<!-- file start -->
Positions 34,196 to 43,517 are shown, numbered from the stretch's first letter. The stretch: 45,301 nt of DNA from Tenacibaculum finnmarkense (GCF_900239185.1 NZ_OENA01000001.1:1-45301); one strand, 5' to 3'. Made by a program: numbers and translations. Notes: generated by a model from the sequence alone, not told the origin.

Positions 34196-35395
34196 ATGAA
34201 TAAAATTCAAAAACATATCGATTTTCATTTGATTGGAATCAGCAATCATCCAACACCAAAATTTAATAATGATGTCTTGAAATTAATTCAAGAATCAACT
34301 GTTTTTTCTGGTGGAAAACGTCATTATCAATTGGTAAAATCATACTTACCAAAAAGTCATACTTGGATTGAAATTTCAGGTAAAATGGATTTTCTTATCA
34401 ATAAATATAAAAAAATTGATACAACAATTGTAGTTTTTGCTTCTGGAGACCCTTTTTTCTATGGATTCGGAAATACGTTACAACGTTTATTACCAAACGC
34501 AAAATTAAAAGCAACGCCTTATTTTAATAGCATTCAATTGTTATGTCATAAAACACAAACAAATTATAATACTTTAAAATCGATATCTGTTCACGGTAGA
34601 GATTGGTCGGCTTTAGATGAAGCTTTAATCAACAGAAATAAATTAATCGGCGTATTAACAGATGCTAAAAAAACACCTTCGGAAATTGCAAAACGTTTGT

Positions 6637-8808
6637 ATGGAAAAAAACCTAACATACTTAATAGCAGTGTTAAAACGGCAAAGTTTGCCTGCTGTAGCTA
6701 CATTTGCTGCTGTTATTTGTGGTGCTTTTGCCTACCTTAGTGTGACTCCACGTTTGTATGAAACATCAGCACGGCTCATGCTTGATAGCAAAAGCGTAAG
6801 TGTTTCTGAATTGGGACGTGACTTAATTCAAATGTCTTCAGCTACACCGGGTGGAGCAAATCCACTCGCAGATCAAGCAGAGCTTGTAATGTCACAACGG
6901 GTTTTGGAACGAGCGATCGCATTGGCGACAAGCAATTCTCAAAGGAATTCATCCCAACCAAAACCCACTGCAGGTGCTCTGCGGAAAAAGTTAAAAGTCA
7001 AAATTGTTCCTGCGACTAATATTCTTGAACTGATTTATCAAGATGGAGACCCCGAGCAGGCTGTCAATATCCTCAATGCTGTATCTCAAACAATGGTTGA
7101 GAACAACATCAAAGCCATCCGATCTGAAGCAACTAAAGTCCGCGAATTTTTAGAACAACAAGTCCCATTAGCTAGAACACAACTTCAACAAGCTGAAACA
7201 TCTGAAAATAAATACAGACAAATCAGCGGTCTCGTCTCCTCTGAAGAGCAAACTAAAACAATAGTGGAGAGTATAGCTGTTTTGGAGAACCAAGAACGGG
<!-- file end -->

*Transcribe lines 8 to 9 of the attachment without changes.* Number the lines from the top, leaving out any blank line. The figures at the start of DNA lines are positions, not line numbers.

34601 GATTGGTCGGCTTTAGATGAAGCTTTAATCAACAGAAATAAATTAATCGGCGTATTAACAGATGCTAAAAAAACACCTTCGGAAATTGCAAAACGTTTGT

Positions 6637-8808